Mammography and ultrasound are useful front-line imaging tools for tackling the challenging medical issue of unexplained nipple discharge, but Italian researchers emphasize that breast MRI can find additional cancers, not recognized or occult when conventional imaging is used.
An underlying malignant lesion can be found in up to 21% of cases of patients with nipple discharge, according to Dr. Michele Lorenzon, from the Institute of Radiology, Azienda Ospedaliero-Universitaria Santa Maria della Misericordia, in Udine, Italy, writing in the May edition of European Radiology (Vol. 21:5, pp. 899-907).
For these patients, a complete clinical history and physical examination, as well as mammography and ultrasound, are of primary importance. Cytological analysis of secretion material also is essential, but negative or benign findings cannot exclude an underlying malignancy. Galactography has some invasiveness but is time-consuming and often inconclusive. Breast MRI's importance relies on its high sensitivity for papillomas and for intraductal and invasive carcinomas, he noted.
"Our experience is concordant with the previously published literature: Breast MRI was really useful for several patients with nipple discharge leading to a diagnosis that would have been achieved later with conventional imaging, or that would have not been achieved at all," Lorenzon commented. "So far, the follow-up of the patients with benign breast MRI findings included in our study is negative for malignancies."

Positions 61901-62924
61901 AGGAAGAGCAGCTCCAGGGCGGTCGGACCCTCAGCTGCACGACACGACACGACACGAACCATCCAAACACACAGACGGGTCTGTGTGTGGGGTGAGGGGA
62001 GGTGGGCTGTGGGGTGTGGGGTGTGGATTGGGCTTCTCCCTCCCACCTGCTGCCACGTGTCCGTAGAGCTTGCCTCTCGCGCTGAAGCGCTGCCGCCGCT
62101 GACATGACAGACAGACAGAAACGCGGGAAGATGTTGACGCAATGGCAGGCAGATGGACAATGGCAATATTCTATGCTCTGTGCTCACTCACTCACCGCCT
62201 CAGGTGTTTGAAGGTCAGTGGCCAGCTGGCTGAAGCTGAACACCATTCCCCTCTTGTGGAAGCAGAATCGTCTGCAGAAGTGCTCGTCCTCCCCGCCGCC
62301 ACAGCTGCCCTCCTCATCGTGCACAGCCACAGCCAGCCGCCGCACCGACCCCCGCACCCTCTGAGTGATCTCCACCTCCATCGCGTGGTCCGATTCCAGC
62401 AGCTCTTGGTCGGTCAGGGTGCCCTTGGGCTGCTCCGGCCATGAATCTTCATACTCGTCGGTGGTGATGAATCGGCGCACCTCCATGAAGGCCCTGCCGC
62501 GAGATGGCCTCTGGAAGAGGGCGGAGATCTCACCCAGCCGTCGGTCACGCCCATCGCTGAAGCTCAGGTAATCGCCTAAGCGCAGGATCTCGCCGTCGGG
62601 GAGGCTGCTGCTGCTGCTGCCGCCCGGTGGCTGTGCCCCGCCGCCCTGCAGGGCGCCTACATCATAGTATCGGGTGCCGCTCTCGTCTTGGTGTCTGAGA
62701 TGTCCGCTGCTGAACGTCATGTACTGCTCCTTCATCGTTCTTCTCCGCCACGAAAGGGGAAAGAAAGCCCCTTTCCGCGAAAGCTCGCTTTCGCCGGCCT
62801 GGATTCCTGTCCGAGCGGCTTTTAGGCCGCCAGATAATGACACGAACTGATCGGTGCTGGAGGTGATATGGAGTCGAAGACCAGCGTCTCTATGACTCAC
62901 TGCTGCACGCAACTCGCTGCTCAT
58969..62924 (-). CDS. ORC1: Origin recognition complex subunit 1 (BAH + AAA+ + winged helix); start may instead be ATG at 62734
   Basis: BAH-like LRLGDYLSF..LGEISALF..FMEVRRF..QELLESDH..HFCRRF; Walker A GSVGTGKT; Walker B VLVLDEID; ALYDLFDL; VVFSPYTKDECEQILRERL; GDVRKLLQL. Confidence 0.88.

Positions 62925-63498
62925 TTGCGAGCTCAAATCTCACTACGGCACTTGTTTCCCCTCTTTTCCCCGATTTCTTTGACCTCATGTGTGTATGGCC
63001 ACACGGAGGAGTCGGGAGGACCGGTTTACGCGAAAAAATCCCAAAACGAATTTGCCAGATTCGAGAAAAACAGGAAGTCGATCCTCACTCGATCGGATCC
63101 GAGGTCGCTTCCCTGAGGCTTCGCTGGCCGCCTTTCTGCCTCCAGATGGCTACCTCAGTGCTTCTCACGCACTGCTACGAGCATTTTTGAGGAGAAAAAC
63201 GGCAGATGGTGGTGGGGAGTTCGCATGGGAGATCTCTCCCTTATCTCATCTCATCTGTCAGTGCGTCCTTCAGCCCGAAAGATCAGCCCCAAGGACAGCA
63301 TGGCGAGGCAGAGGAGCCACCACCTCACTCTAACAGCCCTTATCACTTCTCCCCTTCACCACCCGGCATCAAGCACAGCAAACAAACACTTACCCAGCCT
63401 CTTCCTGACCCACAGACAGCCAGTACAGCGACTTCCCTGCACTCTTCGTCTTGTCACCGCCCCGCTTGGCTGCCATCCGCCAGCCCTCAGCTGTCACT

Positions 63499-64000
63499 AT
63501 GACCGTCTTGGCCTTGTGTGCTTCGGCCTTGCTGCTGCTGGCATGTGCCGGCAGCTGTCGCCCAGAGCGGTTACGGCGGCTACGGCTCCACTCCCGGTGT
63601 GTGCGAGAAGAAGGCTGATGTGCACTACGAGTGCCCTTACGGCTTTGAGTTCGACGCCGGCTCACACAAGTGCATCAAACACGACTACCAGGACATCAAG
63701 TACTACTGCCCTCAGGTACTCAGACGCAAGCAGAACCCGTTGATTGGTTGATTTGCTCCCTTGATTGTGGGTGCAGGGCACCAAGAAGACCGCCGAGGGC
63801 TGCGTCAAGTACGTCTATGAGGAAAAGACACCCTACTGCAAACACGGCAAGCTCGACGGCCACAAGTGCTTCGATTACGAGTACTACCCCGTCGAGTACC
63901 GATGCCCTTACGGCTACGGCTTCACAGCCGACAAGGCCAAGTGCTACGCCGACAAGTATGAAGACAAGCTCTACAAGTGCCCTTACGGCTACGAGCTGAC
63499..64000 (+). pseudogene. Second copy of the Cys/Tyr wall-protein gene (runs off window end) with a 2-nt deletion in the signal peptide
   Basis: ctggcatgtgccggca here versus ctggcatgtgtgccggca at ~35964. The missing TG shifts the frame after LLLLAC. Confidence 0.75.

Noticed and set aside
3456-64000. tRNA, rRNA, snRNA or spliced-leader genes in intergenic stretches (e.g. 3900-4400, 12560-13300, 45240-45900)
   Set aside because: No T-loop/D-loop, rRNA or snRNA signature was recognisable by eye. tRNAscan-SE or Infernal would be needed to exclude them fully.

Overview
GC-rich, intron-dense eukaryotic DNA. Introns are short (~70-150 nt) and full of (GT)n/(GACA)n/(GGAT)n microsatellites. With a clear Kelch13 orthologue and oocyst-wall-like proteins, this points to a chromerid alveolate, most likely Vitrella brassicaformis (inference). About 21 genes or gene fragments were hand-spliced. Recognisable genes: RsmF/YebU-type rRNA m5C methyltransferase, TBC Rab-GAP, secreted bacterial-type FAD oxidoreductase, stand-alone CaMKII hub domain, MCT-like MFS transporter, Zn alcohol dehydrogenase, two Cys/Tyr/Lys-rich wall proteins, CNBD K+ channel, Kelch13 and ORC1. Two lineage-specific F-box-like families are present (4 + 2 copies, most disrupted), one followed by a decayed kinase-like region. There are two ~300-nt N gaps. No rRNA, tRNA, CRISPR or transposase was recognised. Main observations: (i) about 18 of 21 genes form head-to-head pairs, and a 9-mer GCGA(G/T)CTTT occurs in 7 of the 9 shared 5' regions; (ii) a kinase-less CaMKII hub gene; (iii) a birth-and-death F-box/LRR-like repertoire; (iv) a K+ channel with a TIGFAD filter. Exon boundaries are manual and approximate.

The researchers retrospectively evaluated 38 women with nipple discharge who underwent mammography, ultrasound, and 1.5-tesla contrast-enhanced MRI (CE-MRI) between March 2007 and July 2009.
They found a total of five of 38 malignancies (13.2%; three invasive, two intraductal, four ipsilateral, and one contralateral to nipple discharge) and 14 of 38 high-risk lesions (36.8%; 11 intraductal papillomas, one papilloma with lobular carcinoma in situ, one sclerosing papilloma, and one atypical intraductal hyperplasia, all ipsilateral).
The chart belows shows the number of cancers and high-risk lesions each modality detected, as well as the overall sensitivity and specificity for each.
Three of the five cancers (one invasive, one in situ, and one invasive contralateral) and two of the 14 high-risk lesions were detected by CE-MRI only. One of the 14 high-risk lesions was detected by ultrasound only.
Compared with mammography and ultrasound, CE-MRI showed statistically significantly higher overall sensitivity values (p < 0.0001, p = 0.042, respectively).
Based on these results and on published papers, in cases of suspicious nipple discharge with inconclusive conventional imaging, Lorenzon and his colleagues now perform breast MRI instead of galactography. However, they are collecting additional cases of patients with suspicious nipple discharge undergoing breast MRI.
Breast MRI can be considered a diagnostic leader in patients with unexplained nipple discharge because malignant and high-risk lesions missed at conventional imaging can be found, they concluded. Ultrasound is complementary to breast MRI and can be considered an excellent adjunct in the case of suspicious findings. Ultrasound has very high sensitivity when focused on lesions found at breast MRI; bilateral, whole-breast ultrasound examination, without knowledge of breast MRI findings, has lower sensitivity.